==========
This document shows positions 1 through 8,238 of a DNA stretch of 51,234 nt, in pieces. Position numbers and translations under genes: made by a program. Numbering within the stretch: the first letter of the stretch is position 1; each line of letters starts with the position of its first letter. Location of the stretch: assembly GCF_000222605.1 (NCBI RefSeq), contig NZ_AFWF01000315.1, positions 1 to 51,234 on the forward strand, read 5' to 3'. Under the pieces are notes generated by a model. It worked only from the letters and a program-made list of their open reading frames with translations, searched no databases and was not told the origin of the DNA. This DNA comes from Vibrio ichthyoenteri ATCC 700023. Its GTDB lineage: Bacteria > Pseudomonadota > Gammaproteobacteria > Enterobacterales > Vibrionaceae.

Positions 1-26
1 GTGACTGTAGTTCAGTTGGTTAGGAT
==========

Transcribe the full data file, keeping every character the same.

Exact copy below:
This document shows positions 1 through 8,238 of a DNA stretch of 51,234 nt, in pieces. Position numbers and translations under genes: made by a program. Numbering within the stretch: the first letter of the stretch is position 1; each line of letters starts with the position of its first letter. Location of the stretch: assembly GCF_000222605.1 (NCBI RefSeq), contig NZ_AFWF01000315.1, positions 1 to 51,234 on the forward strand, read 5' to 3'. Under the pieces are notes generated by a model. It worked only from the letters and a program-made list of their open reading frames with translations, searched no databases and was not told the origin of the DNA. This DNA comes from Vibrio ichthyoenteri ATCC 700023. Its GTDB lineage: Bacteria > Pseudomonadota > Gammaproteobacteria > Enterobacterales > Vibrionaceae.

Positions 1-26
1 GTGACTGTAGTTCAGTTGGTTAGGAT